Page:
The Color Purple – Celie is a poor black woman whose letters tell the story of 20 years of her life, beginning at age 14 when she is being abused and raped by her father and attempting to protect her sister from the same fate, and continuing over the course of her marriage to “Mister,” a brutal man who terrorizes her. Celie eventually learns that her abusive husband has been keeping her sister’s letters from her and the rage she feels, combined with an example of love and independence provided by her close friend Shug, pushes her finally toward an awakening of her creative and loving self.

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Secretary Ban Ki-Moon’s Statement for the 10th December

“Discrimination targets individuals and groups that are vulnerable to attack: the disabled, women and girls, the poor, migrants, minorities, and all those who are perceived as different.

… But these victims of discrimination are not alone. The United Nations is standing with them, committed to defending the rights of all, and particularly the most vulnerable.  That is our identity and our mission.”

For information about Human Rights Day, the 2009 Human Rights Day theme “Embrace Diversity, End Discrimination”, or the UN, visit www.un.org

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Day 16, final day of the 16 Days of Action Campaign!

Today is Day 16 of the 16 Days of Action Campaign, Human Rights Day,  and here are some of the events taking place:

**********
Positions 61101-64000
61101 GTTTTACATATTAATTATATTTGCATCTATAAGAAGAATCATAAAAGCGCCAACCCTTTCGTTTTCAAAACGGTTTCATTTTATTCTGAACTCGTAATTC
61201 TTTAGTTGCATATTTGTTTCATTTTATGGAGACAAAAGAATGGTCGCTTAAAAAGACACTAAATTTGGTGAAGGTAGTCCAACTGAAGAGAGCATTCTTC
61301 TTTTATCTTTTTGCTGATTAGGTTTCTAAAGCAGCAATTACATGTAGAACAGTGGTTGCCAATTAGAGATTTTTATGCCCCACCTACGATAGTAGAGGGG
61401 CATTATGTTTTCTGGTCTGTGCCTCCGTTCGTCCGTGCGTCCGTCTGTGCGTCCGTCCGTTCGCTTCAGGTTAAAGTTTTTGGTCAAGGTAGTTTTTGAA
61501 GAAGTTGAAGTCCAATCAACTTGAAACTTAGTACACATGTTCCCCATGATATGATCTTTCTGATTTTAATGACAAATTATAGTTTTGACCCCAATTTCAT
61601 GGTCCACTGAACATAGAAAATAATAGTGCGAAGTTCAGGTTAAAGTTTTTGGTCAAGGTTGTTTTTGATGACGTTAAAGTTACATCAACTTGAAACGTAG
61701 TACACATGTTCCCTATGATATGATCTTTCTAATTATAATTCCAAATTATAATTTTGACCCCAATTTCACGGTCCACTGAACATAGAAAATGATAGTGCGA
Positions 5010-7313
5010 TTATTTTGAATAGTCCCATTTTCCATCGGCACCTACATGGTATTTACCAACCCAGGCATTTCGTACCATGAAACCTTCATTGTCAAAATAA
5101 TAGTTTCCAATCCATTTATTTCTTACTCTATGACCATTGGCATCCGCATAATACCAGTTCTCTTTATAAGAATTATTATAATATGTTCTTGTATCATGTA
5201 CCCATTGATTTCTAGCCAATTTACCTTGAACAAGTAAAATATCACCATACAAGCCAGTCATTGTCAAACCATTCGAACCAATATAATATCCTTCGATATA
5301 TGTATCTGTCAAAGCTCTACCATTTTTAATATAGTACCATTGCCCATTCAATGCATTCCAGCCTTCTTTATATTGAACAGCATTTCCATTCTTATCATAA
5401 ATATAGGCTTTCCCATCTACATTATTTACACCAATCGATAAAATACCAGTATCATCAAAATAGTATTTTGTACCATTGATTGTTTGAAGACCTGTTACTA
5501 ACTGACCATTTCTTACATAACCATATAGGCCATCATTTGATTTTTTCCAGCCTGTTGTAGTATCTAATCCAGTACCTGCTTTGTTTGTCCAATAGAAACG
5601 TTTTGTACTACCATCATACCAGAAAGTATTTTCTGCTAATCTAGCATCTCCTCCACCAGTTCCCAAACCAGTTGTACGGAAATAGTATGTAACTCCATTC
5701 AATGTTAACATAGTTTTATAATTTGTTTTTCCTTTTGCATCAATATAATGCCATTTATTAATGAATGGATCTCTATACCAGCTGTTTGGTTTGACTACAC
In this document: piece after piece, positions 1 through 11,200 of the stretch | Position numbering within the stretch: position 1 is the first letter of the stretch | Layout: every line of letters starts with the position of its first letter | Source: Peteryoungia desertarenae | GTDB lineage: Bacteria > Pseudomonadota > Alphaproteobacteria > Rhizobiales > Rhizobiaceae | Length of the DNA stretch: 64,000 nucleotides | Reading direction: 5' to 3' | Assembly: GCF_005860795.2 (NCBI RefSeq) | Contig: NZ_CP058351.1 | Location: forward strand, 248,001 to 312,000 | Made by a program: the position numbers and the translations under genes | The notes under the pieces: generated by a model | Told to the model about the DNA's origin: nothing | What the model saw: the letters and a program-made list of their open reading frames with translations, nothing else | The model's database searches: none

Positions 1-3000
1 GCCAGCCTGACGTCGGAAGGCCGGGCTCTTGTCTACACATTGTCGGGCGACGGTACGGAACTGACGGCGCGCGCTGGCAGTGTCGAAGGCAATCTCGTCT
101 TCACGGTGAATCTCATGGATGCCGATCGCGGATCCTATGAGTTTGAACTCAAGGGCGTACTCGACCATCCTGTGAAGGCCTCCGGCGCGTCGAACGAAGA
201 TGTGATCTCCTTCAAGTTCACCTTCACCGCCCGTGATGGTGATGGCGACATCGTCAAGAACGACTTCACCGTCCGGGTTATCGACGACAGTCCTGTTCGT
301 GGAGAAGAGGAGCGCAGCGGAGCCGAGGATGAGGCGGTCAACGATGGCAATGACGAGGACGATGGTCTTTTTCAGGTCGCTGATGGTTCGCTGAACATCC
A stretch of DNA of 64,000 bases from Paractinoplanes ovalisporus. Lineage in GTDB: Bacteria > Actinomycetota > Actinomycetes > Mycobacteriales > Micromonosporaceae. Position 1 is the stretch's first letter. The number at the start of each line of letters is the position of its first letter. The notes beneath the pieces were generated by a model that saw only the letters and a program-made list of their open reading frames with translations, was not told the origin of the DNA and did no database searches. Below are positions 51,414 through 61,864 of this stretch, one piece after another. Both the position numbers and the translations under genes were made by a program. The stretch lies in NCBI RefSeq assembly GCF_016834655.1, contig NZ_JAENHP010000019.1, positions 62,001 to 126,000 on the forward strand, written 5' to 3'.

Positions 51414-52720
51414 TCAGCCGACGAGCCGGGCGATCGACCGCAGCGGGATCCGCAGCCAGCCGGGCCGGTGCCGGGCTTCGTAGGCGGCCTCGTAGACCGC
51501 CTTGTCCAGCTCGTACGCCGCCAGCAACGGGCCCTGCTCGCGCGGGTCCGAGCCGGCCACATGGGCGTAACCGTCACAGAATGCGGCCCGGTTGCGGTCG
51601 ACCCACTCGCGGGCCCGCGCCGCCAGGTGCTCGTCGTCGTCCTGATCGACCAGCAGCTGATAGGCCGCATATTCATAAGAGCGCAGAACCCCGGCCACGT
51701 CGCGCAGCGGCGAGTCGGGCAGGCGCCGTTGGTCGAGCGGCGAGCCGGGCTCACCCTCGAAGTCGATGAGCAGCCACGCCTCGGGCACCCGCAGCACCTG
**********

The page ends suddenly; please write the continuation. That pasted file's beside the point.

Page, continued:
Women’s Aid Events:

  • 16 Facts for 16 Days email campaign (email 16days@womensaid.ie or phone 01-8684721 to sign up)
  • 16 Books for 16 Days in Chapters
  • Women’s Aid Public Awareness Campaign
  • Women’s Aid Online Advertising Campaign
  • Women’s Aid ‘Support a Friend’ Phone Charm Campaign

Events Around Ireland:

  • Near 90 FM’s “A Woman’s Voice” Broadcast
  • Violence Against Women 365 International Poster Exhibition continues in Waterford
  • Displays at various venues around Mayo
  • Human Rights in Ireland continue their 16 Days Campaign daily blog
  • “In Her Shoes” exhibition in Longford, and also in the Mid-West
  • Information Stands are placed around Sligo and Leitrim
  • Aoibhneas Refuge urges all of us to “Step Out of the Shadows”
  • Clare Women’s Network is running a powerful daily poster campaign
  • Galway Rape Crisis Network is running a daily fact campaign
  • Donegal has a poetry and art display
  • The final Art Workshop of the series will take place in Kildare